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Kenney’s wage discrimination bill fought with force

Kenney’s wage discrimination bill fought with force

In an effort to prevent wage discrimination in the workplace, a bill was passed by City Council with a 16-0 vote and is currently awaiting Kenney’s signature.

The bill, which is facing open backlash from Comcast, is facing legal review by Philadelphia’s legal department and as a result, a delay in being signed into law by Mayor Kenney.

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In an effort to prevent wage discrimination in the workplace, a bill was passed by City Council with a 16-0 vote and is currently awaiting Kenney’s signature.

The bill, which is facing open backlash from Comcast, is facing legal review by Philadelphia’s legal department and as a result, a delay in being signed into law by Mayor Kenney.

Policy advocates and community organizers who support the bill, state the wage-gap legislation is the primary way that the city can combat against the lower wages that women and minorities face throughout their careers. Many have pressed that the initial discrepancy in pay begins early in many careers, typically at the first job a woman or minority may have.

The bill works by preventing employers from asking prospective employees about their salary or wage history, as well as preventing them from penalizing applicants for not answering that question during the interview or intake process.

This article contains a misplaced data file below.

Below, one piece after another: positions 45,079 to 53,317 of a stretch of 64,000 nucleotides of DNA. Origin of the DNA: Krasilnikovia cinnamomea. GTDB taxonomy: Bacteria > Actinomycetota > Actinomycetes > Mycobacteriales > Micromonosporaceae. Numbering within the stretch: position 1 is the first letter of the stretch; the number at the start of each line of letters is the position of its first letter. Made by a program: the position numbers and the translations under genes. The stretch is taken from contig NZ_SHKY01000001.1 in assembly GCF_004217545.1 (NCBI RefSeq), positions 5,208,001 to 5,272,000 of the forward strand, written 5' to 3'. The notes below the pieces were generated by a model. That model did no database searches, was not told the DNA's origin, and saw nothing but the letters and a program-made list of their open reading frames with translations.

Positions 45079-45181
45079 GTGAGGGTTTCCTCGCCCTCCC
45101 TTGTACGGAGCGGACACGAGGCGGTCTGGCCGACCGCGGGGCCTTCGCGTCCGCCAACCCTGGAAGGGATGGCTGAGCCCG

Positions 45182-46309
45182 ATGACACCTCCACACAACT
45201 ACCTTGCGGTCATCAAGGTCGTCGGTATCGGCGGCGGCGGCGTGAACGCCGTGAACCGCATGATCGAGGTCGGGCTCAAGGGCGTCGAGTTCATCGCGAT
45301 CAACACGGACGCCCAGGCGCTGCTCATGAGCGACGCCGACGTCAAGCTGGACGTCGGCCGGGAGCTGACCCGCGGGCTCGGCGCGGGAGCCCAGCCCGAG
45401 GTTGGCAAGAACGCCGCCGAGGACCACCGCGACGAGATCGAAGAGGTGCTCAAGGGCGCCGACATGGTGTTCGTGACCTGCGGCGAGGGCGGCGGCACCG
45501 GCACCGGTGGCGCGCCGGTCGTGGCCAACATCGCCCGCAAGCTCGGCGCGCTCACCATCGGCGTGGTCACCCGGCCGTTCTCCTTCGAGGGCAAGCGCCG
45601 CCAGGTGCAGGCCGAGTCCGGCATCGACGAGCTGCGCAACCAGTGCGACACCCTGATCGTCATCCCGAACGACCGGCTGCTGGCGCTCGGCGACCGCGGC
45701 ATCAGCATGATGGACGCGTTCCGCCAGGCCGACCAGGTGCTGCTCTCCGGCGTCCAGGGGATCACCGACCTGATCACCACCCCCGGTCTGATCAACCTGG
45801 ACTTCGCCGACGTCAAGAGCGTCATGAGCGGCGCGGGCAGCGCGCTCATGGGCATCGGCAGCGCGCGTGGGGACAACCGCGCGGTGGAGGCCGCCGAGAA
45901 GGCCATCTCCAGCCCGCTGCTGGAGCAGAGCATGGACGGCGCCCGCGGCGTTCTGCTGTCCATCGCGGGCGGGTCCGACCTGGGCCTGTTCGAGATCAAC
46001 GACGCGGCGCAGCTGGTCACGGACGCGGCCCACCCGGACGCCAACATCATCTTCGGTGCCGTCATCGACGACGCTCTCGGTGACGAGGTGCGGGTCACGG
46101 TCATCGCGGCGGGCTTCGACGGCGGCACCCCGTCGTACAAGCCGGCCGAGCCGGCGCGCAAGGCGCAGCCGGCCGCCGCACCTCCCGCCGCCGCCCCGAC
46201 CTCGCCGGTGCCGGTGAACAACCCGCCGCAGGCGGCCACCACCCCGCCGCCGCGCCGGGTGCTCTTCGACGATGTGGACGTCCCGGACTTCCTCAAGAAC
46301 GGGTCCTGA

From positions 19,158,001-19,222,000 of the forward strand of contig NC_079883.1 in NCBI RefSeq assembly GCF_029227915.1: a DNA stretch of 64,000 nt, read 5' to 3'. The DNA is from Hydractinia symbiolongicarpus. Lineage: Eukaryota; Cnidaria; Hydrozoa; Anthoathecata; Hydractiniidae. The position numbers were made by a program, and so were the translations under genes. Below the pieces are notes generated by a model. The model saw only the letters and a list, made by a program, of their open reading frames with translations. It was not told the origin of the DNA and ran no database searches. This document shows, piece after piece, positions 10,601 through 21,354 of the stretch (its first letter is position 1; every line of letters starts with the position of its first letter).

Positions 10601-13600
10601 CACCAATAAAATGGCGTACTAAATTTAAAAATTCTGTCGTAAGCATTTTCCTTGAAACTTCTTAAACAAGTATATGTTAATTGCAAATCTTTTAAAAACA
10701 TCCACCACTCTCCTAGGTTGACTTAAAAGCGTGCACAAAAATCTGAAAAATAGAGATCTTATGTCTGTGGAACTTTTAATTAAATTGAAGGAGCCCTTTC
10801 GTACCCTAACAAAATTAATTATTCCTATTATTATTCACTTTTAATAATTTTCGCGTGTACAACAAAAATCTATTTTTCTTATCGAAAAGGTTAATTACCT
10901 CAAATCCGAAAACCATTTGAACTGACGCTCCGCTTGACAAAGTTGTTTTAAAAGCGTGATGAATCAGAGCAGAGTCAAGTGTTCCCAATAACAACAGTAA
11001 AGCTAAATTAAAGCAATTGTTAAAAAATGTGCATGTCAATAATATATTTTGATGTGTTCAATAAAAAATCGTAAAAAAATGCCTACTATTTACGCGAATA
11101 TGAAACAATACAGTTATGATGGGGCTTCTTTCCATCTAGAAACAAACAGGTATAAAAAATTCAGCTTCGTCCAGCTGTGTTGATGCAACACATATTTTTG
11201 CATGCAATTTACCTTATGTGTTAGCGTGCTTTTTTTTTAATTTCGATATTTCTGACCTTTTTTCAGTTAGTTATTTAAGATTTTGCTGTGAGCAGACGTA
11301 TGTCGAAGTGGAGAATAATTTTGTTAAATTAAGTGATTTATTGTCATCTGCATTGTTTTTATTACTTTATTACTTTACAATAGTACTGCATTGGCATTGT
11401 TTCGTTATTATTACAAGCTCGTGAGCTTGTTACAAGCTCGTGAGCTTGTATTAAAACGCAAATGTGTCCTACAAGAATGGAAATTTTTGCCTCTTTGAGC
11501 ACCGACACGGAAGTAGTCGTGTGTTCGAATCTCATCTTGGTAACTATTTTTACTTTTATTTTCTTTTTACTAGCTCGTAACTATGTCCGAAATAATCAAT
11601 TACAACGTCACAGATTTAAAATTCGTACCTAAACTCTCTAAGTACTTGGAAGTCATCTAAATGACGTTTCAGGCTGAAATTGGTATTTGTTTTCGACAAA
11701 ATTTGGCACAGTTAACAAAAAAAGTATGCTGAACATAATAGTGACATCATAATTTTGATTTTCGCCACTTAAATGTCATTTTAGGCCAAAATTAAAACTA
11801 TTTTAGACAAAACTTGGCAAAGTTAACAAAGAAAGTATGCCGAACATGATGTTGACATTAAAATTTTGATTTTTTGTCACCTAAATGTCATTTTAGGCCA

A type of law that is typically passed by state legislators, this bill would be the first of its kind to be passed by a U.S. city and is modeled after a Massachusetts law that was passed in August.

City Councilman Bill Greenlee drafted and introduced the bill and met with representatives from the Chamber of Commerce today but told the Inquirer prior to the meeting, "I'm not changing anything," he said. "And I've already told them that."

Comcast is spearheading the attack on the the bill and coordinating with the Chamber of Commerce to do so. "While my client and others in the business community who are considering a legal challenge do not want to appear confrontational in any way, it is important to note that a successful challenge ... could make the City liable for a substantial award of attorney's fees," attorney Miguel Estrada wrote on behalf of Comcast according to the Inquirer.

 
Read more about the issue here.
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